Holiday treats. What home isn’t filled with treats during the holidays!? Stockings filled with gum, candies, and chocolates, bowls of candies set out for nibbling on, plates of cookies and other sweets passed around or left for Santa, and mugs of hot chocolate and eggnog while decorating the tree are the norm in most homes, but are no treat for a pet. Xylitol is a product used to sweeten some sugar-free gum, candies, and baked goods, but may also be found in products such as toothpaste, lotions, facial products, deodorant, and skin gels. Even consuming small amounts can cause low blood sugar and liver failure in dogs. If your pet ingests any product containing xylitol, contact your veterinarian immediately. Hot cocoa is a nice festive treat on a cold snowy day but keep this beverage away from your pets. Chocolate contains theobromine and caffeine, both of which are toxic to pets. Consuming just 2-3 ounces of dark chocolate can make a 50-pound dog very sick, causing vomiting, diarrhea, elevated heart rate, tremors, seizures, and even death. Call your veterinarian immediately if your pet has ingested chocolate. Don’t let your pets consume foods or beverages that contain alcohol. Rum-soaked desserts, or rum in your eggnog can quickly cause alcohol poisoning.

Holiday meals. Sharing small amounts of your holiday meal with your dog or cat is fine – but not if everyone else at the table is too! Prepare a special “plate” of food for your pet if you’d like to share but be mindful that a sudden change in your pet’s diet can cause serious gastrointestinal upset. Rich fatty foods (like dark meat, skin, and gravy) not only can cause vomiting and diarrhea but can also cause a serious and painful condition called pancreatitis. A small amount of turkey breast is the best type of meat to share but never give your pet cooked turkey bones—they’re brittle and can splinter, puncturing the esophagus, stomach, or intestines, or become lodged, causing choking or an intestinal blockage. Small amounts of plain vegetables are generally okay to share (avoid onions, leeks, garlic and chives). Avoid giving your pet casseroles, dumplings, samosas, fritters, and empanadas as they likely contain ingredients that may be toxic to your pet or are too fatty and may cause pancreatitis.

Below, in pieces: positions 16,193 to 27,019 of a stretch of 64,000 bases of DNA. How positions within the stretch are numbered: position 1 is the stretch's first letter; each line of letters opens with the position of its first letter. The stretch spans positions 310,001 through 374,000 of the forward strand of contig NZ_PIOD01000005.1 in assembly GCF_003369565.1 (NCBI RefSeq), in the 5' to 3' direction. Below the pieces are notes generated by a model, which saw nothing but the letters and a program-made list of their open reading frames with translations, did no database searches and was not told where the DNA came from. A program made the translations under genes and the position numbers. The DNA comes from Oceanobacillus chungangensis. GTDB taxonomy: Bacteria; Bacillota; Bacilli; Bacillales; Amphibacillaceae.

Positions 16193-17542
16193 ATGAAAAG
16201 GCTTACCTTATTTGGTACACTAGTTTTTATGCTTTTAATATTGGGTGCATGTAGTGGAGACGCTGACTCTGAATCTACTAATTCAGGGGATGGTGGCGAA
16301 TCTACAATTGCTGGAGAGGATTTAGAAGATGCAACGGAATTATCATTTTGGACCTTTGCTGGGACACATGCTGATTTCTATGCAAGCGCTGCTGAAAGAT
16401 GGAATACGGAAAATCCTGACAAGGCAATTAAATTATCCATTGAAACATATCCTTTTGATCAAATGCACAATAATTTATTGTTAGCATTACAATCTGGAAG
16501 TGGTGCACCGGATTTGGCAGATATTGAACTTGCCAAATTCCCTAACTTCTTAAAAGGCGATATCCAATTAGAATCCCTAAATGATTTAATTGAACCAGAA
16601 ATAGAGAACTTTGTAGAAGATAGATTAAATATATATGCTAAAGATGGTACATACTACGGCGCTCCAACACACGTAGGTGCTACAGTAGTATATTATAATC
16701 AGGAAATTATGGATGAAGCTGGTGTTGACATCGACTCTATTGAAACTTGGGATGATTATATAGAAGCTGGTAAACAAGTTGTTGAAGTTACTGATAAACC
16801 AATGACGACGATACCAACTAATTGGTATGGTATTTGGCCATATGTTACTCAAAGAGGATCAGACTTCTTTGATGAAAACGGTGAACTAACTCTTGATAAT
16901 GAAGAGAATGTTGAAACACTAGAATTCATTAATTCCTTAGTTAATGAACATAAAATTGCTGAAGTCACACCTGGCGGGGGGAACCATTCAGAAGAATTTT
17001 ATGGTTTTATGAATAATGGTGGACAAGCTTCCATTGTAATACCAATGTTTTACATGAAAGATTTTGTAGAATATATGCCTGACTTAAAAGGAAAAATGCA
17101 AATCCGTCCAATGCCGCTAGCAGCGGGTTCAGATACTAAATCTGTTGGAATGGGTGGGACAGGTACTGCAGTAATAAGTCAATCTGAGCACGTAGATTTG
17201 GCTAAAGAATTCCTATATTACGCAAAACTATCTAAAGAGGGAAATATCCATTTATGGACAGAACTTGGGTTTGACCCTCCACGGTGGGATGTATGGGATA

Garbage. When cleaning up after your festive day, make sure that the garbage is inaccessible to your pets. Tasty strings used in tying the turkey, juices in foil pans, and plastic wrap with icing can be tempting for curious pets. Dispose of ribbons, bows, and gift wrap promptly to avoid a linear foreign object, or intestinal blockage.

Here’s to a safe and happy holiday for everyone in your home!

LifeLearn News

Note: This article, written by LifeLearn Animal Health (LifeLearn Inc.) is licensed to this practice for the personal use of our clients. Any copying, printing or further distribution is prohibited without the express written permission of Lifelearn. Please note that the news information presented here is NOT a substitute for a proper consultation and/or clinical examination of your pet by a veterinarian.

Location Hours
Monday8:00am – 5:30pm
Tuesday8:00am – 5:30pm
Wednesday8:00am – 2:00pm
Thursday8:00am – 7:00pm
Friday8:00am – 5:30pm
Saturday8:00am – 12:00pm
SundayClosed

Mon, Tues, Thurs, Fri: Closed for lunch from 12:00-1:00pm. Early morning drop-offs begin at 7:30 am

Location